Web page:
Being a shliach for the tzibur without Hashem

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    Can a person who does not believe in Hashem daven for the amud? Or be a baal kriya?


    The question should be: “Would a person who does not believe in Hashem, daven at all?”


    And why?


    Yes, if they are hiding that they don’t believe.


    I would say to keep up appearances. If someone, perhaps, believed it would keep their parents and family happy…


    So what is the answer to the original question?


    fkelly- So shomer shabbos b’farhesia is enough to be yotzei the minyan for kriyas hatorah?


    Are you asking or telling?


    So if he’s trying to keep up appearances, he wouldn’t have a problem doing the amud thing. And if he’s indeed trying to keep up appearances, who in shul would know the truth to be able to ask the shayla?

    Technically speaking, Halachically it would not be allowed. Theoretically, nobody will be able to stop him anyway. (Because they wouldn’t know the truth..)


    Well that person should be considerate of the other people and refuse to daven/read from the torah.

    What about someone mechalel shabbos secretly- what happens with the wine in their house that isn’t mevushal?


    So would the other people in the minyan be yotzei the davening or kriyah?


    fkelly- I am doing both. Telling over a scenario and asking a question.


    Oh, cuz I didn’t really understand the question “So shomer shabbos b’farhesia is enough to be yotzei the minyan for kriyas hatorah?”


    What’s not to understand in that question?


    No. Halachically it’s not enough. Sorry.


    So basically nobody can know if they are ever fulfilling the mitzvah of kriyas hatorah. Anyone can be a non-believer in private.


    As with everything else.


    What does it mean to be a believer? (hint: this question is impossible to answer in a meaningful way.)


    I think it is rare for people to 100% not believe in hashem. If anything some people might have serious doubts which lead them to be less shomer mitzvos.

    If its just a case of doubt its probably ok if they daven for the amud. I assume this happens all the time when people that arent so religious say kaddish and daven for the amud.


    I would think the Tzibbur is still Yotzei. But, it isn’t a very considerate thing to do. “Mitoch Sheloh Lishmah Bah Lishmah” does not apply here…

    Bottom Line, if you are not a maamin AT ALL (in which case, at that point you probably wouldn’t be in the shul any longer), you don’t belong covering for the amud. Ahh, but what of one who has “doubts”? Most people do, to some extent, at one time or another.That has to be clarified on a person to person basis. Just because a person has a few questions does not mean he needs to exclude himself from davening before the amid. But, again, every person is a separate story. If he truly wants to know the answer to this question, perhaps he should go discuss his actual believing “issues” as well.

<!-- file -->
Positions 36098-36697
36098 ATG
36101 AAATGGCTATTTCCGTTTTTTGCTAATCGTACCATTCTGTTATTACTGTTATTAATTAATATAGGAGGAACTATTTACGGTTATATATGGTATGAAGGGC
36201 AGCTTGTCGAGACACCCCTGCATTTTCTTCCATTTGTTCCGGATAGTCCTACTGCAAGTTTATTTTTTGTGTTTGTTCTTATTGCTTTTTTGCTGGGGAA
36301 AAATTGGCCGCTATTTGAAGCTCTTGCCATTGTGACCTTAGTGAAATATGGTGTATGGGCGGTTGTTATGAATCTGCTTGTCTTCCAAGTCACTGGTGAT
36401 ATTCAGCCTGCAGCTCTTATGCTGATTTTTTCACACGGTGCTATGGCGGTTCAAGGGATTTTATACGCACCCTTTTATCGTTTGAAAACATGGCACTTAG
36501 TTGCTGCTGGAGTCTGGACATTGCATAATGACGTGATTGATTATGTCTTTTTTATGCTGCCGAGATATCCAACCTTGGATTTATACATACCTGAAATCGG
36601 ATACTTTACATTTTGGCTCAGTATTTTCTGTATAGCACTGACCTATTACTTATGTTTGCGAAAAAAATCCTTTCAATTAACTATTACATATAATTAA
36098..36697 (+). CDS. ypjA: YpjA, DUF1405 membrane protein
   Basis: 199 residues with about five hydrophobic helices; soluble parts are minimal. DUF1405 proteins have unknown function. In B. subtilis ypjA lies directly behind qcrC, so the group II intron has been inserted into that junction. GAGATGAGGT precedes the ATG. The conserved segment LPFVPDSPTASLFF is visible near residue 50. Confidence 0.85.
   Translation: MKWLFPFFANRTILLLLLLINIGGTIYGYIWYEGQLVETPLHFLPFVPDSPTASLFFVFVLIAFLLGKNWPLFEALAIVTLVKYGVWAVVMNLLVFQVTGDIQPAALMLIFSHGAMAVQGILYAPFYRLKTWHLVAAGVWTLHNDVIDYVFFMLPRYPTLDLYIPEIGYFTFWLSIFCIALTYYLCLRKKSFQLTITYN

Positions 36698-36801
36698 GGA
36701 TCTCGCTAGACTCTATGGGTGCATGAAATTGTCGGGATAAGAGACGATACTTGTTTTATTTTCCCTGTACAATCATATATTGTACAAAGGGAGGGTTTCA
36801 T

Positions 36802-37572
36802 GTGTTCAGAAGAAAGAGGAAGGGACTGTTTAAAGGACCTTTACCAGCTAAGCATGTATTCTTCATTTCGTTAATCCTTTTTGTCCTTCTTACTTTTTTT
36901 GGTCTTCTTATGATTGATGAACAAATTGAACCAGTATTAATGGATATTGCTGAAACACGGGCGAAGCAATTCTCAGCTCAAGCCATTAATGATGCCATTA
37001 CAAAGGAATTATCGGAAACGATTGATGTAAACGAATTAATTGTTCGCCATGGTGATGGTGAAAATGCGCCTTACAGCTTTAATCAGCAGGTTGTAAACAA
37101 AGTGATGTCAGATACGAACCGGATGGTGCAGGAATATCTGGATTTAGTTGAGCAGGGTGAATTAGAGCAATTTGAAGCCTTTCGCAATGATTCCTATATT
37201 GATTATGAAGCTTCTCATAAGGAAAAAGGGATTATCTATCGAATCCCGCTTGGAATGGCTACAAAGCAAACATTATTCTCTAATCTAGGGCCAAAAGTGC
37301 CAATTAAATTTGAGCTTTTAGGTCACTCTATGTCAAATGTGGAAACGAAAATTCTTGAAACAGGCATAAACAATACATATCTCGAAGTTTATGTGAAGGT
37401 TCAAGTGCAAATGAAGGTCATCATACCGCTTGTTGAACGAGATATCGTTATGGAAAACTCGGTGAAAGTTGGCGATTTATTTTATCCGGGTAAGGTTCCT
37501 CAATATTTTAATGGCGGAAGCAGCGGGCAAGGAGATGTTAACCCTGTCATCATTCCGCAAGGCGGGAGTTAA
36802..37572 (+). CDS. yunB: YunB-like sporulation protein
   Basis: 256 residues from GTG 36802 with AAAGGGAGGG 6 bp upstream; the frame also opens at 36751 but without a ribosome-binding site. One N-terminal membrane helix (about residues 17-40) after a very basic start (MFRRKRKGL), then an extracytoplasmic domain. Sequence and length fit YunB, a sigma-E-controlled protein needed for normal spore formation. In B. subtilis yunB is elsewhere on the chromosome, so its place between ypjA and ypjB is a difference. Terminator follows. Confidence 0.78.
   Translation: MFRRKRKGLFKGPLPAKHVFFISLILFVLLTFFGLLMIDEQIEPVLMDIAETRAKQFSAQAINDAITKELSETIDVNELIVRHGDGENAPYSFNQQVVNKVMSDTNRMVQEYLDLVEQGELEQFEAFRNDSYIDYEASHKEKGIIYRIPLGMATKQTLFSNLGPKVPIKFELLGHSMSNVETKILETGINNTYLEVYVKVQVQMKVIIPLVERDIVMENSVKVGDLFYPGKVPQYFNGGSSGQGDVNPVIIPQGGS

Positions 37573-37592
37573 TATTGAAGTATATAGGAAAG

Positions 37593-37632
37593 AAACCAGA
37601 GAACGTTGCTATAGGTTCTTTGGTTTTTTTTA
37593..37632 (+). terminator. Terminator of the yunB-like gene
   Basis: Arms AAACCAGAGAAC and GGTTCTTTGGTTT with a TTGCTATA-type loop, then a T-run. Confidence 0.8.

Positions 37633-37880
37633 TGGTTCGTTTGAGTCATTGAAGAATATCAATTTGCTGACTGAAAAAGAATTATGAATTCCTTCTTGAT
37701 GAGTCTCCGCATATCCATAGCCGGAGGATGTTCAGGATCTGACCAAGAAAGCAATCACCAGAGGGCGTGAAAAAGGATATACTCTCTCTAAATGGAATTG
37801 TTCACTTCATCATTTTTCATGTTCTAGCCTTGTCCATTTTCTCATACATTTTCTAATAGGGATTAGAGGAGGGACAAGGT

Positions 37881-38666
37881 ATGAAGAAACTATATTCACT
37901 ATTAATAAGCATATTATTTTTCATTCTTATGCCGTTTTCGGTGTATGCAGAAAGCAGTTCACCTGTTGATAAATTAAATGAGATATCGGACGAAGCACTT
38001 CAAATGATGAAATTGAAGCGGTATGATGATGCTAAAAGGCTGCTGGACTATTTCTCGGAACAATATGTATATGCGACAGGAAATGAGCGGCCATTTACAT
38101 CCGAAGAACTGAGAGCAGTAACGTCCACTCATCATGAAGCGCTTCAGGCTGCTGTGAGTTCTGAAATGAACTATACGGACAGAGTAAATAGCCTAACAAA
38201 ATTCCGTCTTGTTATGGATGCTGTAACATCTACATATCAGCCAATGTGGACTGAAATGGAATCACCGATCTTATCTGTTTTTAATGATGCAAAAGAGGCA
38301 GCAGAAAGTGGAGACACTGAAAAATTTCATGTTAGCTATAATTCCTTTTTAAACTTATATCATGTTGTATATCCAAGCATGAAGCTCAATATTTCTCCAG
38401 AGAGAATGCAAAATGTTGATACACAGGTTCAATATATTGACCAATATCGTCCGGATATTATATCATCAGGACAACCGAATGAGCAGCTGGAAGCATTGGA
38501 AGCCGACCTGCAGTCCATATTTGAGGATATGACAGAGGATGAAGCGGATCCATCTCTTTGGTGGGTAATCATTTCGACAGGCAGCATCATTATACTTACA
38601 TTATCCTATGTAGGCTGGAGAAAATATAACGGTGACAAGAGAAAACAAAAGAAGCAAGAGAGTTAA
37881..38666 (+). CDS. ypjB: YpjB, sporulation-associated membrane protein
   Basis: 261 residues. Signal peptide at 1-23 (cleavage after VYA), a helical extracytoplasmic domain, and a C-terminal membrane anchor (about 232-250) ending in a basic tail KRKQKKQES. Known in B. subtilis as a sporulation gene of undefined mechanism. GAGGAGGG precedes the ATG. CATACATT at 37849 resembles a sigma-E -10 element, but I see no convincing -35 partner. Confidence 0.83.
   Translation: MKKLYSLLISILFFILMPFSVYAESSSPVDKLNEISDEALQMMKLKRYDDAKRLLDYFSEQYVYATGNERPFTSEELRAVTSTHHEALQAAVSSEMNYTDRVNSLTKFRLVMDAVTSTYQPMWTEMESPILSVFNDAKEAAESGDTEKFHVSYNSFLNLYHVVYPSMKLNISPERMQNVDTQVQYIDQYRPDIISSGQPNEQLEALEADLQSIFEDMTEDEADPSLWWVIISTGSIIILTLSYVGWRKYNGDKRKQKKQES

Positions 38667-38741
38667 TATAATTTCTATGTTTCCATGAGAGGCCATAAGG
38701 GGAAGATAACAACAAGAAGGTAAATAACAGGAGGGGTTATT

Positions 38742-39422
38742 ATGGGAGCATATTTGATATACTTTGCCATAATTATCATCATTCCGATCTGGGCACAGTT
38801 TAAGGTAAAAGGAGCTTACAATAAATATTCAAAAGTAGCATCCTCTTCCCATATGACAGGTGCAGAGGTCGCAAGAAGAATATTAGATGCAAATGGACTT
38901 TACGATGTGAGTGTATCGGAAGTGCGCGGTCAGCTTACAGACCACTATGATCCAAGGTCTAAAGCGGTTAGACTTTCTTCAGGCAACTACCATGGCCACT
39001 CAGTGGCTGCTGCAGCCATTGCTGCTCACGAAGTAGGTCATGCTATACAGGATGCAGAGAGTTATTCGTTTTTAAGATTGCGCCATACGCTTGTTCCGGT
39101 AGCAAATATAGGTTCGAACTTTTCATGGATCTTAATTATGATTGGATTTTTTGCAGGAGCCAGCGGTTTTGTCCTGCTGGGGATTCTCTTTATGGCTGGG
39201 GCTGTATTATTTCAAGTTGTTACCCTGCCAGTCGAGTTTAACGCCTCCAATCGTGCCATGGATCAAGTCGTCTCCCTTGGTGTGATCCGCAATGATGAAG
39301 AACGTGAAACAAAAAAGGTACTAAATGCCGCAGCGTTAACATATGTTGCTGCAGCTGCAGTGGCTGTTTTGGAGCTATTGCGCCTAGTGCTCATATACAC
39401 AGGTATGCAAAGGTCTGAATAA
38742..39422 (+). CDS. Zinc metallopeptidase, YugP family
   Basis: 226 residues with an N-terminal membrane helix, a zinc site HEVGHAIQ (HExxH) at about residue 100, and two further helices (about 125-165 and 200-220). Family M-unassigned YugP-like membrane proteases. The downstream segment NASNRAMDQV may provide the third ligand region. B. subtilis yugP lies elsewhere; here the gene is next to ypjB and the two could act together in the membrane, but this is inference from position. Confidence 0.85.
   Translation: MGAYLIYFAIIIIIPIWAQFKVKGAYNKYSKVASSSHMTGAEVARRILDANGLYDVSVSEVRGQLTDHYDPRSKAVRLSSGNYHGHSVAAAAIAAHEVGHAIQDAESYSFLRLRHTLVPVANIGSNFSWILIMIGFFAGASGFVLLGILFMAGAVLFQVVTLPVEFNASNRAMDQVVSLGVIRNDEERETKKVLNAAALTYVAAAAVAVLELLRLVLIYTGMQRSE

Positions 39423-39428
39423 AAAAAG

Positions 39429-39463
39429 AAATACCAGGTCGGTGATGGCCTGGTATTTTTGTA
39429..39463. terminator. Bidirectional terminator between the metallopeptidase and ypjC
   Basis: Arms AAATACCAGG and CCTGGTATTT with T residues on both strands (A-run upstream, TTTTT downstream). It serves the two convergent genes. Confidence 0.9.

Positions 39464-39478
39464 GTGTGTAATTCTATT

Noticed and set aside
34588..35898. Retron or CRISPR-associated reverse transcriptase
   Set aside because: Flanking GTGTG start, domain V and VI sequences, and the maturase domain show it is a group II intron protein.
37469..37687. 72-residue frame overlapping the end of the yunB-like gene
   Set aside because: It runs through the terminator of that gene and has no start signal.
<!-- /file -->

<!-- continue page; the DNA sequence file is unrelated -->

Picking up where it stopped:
Now you speak up?!


    If somebody is a complete apikores, I’m pretty sure he may not be the sha”tz or receive an aliya. However, I’m not sure what the din is if he merely isn’t sure about one of the ikkurim.


    The Kanoi- so not true. I actually know a guy, who claims hes not frum any more, but he keeps on the whole look because of his kids, and hes actually a Baal Koreh on Shabbos for the money! he gets paid really well to lein!


    1. What does someone need to believe in order to daven for the amud?

    2. Is someone who has doubts about certain of those things better or worse than someone who is not smart enough to have those doubts?

    3. If someone thinks that all of the facts in the Torah are empirically provable, but thinks that if they weren’t he wouldn’t believe them, can he daven for the amud?

    4. If someone believes that none of the facts in the Torah are empirically provable, but thinks they happened anyway, can he daven for the amud?

    5. If someone believes that nothing in the Torah is true, but keeps the mitzvos anyway for social and family reasons, and also believes that the people around him are in the same situation, can he daven for the amud? What if he believes that the people around him conform to scenario 3 or 4? May he daven in that scenario?

    6. If someone believes that nothing in the Torah is empirically true, but believes it anyway because he thinks that that’s what Hashem wants, may he daven for the amud?


    chezkas kashrus



    I’m sorry, I didn’t get that. What’s not so true?


    1: The 13 Ani Maamans would probably be a good start.

    2: Better.

    3: I would imagine he’s alright since at the end of the day he believes everything he should, but I’m not positive.

    4: Definitely.